Maricopa Community Colleges  PSY241   19976-99999 

Official Course Description: MCCCD Approval: 3-25-1997

PSY241 1997 Fall 2011 Summer II

LEC 3.0 Credit(s) 3.0 Period(s) Load 3.0 Acad

Understanding and Changing Behavior

Theory and methods for observing, analyzing, and modifying behavior.

Prerequisites: PSY101 with grade of "C" or better or permission of Instructor.

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MCCCD Official Course Competencies:

 

PSY241 1997 Fall 2011 Summer II

Understanding and Changing Behavior

 

1.

Compare and contrast major theories in development with implications for understanding and changing behavior. (I)

2.

Describe multicultural issues impacting communication, observation, education, and employment. (II)

3.

Explain how various environmental factors impact socialization. (II)

4.

Demonstrate effective techniques for communication with individuals from a variety of cultures. (II)

5.

Distinguish among pre-natal, congenital, and genetic influences. (III)

6.

Summarize various temperaments and the behaviors associated with each (i.e. "easy," "difficult," "slow to warm.") (III)

7.

Describe issues related to "goodness of fit" of caregiver and an individual's temperament. (III)

8.

Analyze individual differences in personality as they impact understanding and changing behaviors. (III)

9.

List various causes and treatments of congenital defects and defects related to poor prenatal care which impact behavior. (III)

10.

Describe techniques of gathering different types of data, including their strengths and limitations. (IV)

11.

Describe degrees of objectivity in observational data. (IV)

12.

Define validity and reliability. (IV)

13.

Identify and give examples of methods of establishing validity and reliability in observational and self-report data. (IV)

14.

Describe approaches to managing behavior, including the strengths and weaknesses of each. (V)

15.

Identify community resources available to support interventions. (V)

16.

Plan and demonstrate an individual intervention to modify behavior. (V)

17.

Demonstrate a group approach to modify behavior. (V)

18.

List techniques for enhancing communication in the family system. (VI)

19.

Describe techniques for using peer influence to help individuals reach desired goals or attain specified behavior. (VI)

20.

Identify parent, peer, and community influences on behavior. (VI)

21.

List factors which affect observational learning. (VI)

22.

Differentiate between intrinsic and extrinsic rewards. (VI) Competencies:

23.

Describe how shaping occurs. (VI)

24.

Describe appropriate use of positive reinforcement, negative reinforcement, and punishment. (VI)

25.

Evaluate strategies for monitoring behavioral change. (VII)

26.

Demonstrate appropriate methods of documenting behavioral change. (VII)

27.

Describe the role of assessment in evaluating the effectiveness of interventions. (VII)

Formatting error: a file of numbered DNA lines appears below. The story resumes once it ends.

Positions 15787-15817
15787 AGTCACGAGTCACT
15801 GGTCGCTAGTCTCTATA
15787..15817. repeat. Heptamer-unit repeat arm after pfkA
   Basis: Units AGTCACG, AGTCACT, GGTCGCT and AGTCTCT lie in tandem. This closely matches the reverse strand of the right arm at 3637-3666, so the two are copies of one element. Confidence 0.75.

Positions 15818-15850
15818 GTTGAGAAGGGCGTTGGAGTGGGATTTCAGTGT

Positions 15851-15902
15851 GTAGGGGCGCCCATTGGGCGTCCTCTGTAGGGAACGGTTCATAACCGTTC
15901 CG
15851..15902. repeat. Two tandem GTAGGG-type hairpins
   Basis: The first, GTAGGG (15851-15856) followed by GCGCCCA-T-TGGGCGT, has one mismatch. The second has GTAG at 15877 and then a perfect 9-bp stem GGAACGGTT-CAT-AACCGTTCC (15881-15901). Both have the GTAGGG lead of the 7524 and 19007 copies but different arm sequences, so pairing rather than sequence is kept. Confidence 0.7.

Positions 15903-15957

28.

Compare and contrast types of assessment, indicating when each is appropriate. (VII)

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MCCCD Official Course Outline:

 

PSY241 1997 Fall 2011 Summer II

Understanding and Changing Behavior

 

I. Theoretical concepts with implications for understanding and changing behavior

A. Cognitive development theories

B. Emotional development theories

C. Behavioral theories

II. Multicultural issues in development

A. Cultural perspectives

1. Language

2. Behavior

3. Expectations

B. Factors in socialization

1. Socio-economic status (SES)

2. Socio-historic context

3. Environmental factors

C. Differences resulting from socialization

1. Aesthetics

2. Values

3. Goals

D. Communication skills

1. Listening skills

2. Non-verbal communication

3. Language-based communication

III. Pre-natal, genetic and congenital influences on behavior

A. Pre-natal exposure

1. Environmental teretogens

2. Fetal alcohol syndrome

3. Addictive drugs

4. Maternal stress level

5. Other

B. Nature vs. nuture: genetic issues

1. Arousal level

2. Temperament

3. Shyness/risk-taking

4. Personality

5. Other Outline:

C. Congenital problems

1. Down's syndrome

2. Klinefelter's syndrome

3. Fragile X syndrome

4. Other

IV. Techniques for observing behavior

A. Types of data

1. Qualitative

2. Quantitative

B. Methods of gathering baseline data

1. Operationally defining and recording behaviors

2. Structured and unstructured interviews

3. Naturalistic observation

4. Self report questionnaires

5 Other

C. Evaluation of data

1. Objectivity

2. Consistency (reliability)

3. Accuracy (validity)

V. Approaches to behavior management

A. Individual approaches

1. Identifying community resources

2. Utilizing community resources

B. Group approaches

1. Structured teams

2. Collaboration

VI. Guiding behavior

A. Dynamic systems approach

1. Family

2. Peers

3. Community

B. Observational learning

1. Modeling

2. Rewarding

C. Behavior modifications

1. Shaping

2. Reward and punishment

3. Differential reinforcement and extinction

D. Cognitive approach

VII. Evaluating effectiveness

A. Monitoring change

1. Continued observations

2. Appropriate documentation

B. Assessment

1. Normative

2. Individual outcomes

3. Other

 

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